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O’s Need to Aim to be Competitive in 2022

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As another lost season in Birdland mercifully comes to a close, O’s fans are left yet again waiting for a future that we’re promised will be better. With several publications recently ranking the Baltimore farm system as either #1 or #2 in baseball, a perch never before seen from the minor leagues in these parts, the sense of optimism is certainly palpable. However, it bubbles underneath a surface that sees the major league squad continue to be a borderline embarrassment to the professional game. They have multiple losing streaks in the teens in 2021, including 19 straight from August 3-24. The Orioles’ 19th straight losses, one of the longest losing streak in franchise history, left them with no chance for this season, which you can verify in this list of sports betting sites which already took off the odds for Baltimore’s season.

The silver lining is that the O’s have yet again positioned themselves with a good chance for the first overall selection in 2022 MLB entry draft. Their only real competition, barring a surprisingly competent final few weeks from the orange and black, are the Arizona Diamondbacks, who also have 97 losses as of September 13. Yet this doesn’t tell the whole story, as only one other team in baseball, the Pittsburgh Pirates, has been outscored by 200 or more runs. The Pirates are at -209, while the O’s dwarf them at -257. It’s possible for fans to both appreciate the patience needed to endure a true tear-down and rebuild under new management, but also be frustrated at the absolute levels of incompetence trotted out onto the field on a nightly basis.

Mike Elias cannot send Brandon Hyde and his staff into spring training in Sarasota next spring with such a pathetically bare cupboard of proven major league talent on the roster. With the improvements shown by young players in 2021, including Cedric Mullins (.300/.367/.539, 29 HR 28 SB), Ryan Mountcastle (.264/.316/.498, 21 HR), and Austin Hays (.258/.293/.453), and with Adley Rutschman continuing to impress in both AA and AAA, the goal for 2022 needs to be a return to competitive baseball. Not necessarily to being .500 or better, but to being respectable night in and night out. To not being outscored, by say, over 250 runs through 150 games. These young players can’t become accustomed to losing, to accepting having their brains beaten in on a nightly basis.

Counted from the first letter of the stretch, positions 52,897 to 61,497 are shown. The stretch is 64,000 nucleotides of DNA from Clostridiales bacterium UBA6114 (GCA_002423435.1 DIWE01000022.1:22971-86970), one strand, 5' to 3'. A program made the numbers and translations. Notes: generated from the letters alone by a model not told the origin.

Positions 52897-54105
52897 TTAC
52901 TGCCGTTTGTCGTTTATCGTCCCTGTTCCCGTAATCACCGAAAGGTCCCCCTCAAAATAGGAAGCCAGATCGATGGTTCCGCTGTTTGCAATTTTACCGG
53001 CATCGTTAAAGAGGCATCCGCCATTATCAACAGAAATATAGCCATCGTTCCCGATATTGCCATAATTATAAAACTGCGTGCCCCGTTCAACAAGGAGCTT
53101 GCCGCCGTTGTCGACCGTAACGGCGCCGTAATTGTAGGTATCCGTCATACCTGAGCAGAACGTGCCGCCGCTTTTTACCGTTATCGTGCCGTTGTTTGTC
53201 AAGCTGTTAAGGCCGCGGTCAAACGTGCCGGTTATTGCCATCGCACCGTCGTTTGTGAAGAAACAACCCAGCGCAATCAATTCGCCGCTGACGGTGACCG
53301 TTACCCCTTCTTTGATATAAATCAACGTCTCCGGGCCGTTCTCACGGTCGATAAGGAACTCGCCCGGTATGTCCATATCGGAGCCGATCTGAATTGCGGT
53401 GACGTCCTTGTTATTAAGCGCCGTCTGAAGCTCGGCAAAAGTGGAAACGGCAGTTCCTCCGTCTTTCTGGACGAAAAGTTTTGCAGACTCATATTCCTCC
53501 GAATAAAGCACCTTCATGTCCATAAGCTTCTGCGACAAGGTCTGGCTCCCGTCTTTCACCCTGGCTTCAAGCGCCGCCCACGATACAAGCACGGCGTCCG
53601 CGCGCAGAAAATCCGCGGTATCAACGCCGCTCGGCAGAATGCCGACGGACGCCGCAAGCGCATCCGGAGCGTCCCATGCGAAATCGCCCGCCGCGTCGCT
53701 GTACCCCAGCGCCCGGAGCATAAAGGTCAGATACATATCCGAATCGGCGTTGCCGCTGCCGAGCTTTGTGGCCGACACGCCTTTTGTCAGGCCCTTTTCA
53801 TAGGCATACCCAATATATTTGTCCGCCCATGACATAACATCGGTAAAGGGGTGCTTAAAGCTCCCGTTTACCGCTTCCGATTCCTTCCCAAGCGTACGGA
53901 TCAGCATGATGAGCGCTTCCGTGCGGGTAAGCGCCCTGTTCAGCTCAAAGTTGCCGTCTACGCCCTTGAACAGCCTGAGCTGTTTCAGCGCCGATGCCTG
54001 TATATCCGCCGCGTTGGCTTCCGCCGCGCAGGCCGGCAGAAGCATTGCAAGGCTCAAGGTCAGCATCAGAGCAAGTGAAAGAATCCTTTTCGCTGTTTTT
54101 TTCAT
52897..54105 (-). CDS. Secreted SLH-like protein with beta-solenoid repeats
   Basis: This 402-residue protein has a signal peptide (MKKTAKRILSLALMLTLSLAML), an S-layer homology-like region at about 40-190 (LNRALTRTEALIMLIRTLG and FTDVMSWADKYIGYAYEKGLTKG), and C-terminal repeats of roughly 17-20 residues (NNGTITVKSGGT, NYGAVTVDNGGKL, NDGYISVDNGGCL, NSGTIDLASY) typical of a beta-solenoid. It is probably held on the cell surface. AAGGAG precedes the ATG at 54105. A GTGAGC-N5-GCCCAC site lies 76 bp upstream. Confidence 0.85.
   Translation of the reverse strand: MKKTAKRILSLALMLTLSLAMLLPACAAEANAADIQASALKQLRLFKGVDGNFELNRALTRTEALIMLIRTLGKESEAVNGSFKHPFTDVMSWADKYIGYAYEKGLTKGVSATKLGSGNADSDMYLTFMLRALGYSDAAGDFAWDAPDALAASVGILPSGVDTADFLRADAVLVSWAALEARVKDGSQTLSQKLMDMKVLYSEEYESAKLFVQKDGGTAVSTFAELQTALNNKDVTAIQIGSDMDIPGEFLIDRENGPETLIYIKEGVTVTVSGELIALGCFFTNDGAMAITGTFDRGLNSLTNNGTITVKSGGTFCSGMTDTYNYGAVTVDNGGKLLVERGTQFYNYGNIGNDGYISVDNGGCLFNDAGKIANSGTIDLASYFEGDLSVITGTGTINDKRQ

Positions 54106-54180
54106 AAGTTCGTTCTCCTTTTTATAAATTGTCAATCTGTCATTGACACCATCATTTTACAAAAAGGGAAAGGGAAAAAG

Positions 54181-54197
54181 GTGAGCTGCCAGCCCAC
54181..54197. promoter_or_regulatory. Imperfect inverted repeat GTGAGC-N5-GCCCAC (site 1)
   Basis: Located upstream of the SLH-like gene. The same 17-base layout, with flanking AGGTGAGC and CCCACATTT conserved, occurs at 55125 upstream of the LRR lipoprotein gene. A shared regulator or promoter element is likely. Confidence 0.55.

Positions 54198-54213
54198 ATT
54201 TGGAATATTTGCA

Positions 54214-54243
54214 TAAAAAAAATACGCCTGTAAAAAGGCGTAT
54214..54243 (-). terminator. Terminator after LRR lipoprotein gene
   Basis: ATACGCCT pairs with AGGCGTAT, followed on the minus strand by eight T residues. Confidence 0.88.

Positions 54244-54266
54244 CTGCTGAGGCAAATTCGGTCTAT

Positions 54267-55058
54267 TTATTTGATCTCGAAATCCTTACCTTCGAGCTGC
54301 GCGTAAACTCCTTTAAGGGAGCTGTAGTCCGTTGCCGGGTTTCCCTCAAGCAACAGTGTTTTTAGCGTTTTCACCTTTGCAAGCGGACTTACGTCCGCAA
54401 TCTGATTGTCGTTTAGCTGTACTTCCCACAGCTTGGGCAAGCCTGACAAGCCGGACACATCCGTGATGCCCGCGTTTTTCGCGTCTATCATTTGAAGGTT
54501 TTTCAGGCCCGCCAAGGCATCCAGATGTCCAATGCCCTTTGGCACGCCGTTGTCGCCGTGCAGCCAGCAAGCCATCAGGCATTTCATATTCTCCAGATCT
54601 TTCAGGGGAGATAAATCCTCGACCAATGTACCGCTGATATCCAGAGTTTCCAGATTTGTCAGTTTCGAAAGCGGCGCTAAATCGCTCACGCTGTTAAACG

Signing competent, proven pitchers is imperative for Elias. This applies to both starters and relievers. While it’s nice to have a couple lottery tickets who could potentially be flipped at the deadline, as we saw in 2021, this plan can easily be thwarted by injury (Felix Hernandez) or ineffectiveness (Matt Harvey). Players like Marcus Stroman, Carlos Rodon, Danny Duffy, and perhaps even old friend Kevin Gausman need to be on the GM’s radar this winter.

In addition, these arms need to be identified and brought in for the bullpen. We saw previously reliable relievers like Paul Fry and Tanner Scott fall off a cliff this year, which could be attributed, in part, to overuse and increased pressure of being the only guys the manager thinks he can trust even a little. Relievers are volatile in MLB and it isn’t wise to throw too much money at them, but signing bullpen arms for one-two year deals offers little risk and much reward, especially if the O’s improved analytics department can identify the correct targets.

Bringing in the correct pitchers this winter will be the most important move Mike Elias can make to start to turn around this supertanker that is the current awful iteration of the Baltimore Orioles. The fan base has, generally, remained patient, satisfying ourselves with following the progress of the prospects at the various levels of the minor leagues while watching the MLB product askance out of the corner of our eyes.

But the patience is beginning to run thin, exacerbated by things like losing 18 of 19 to division rival Tampa Bay, or having their brains beat in by Toronto to the tune of 44-19 over the last three games.

It’s time for Elias to show us some dividends for our patience.

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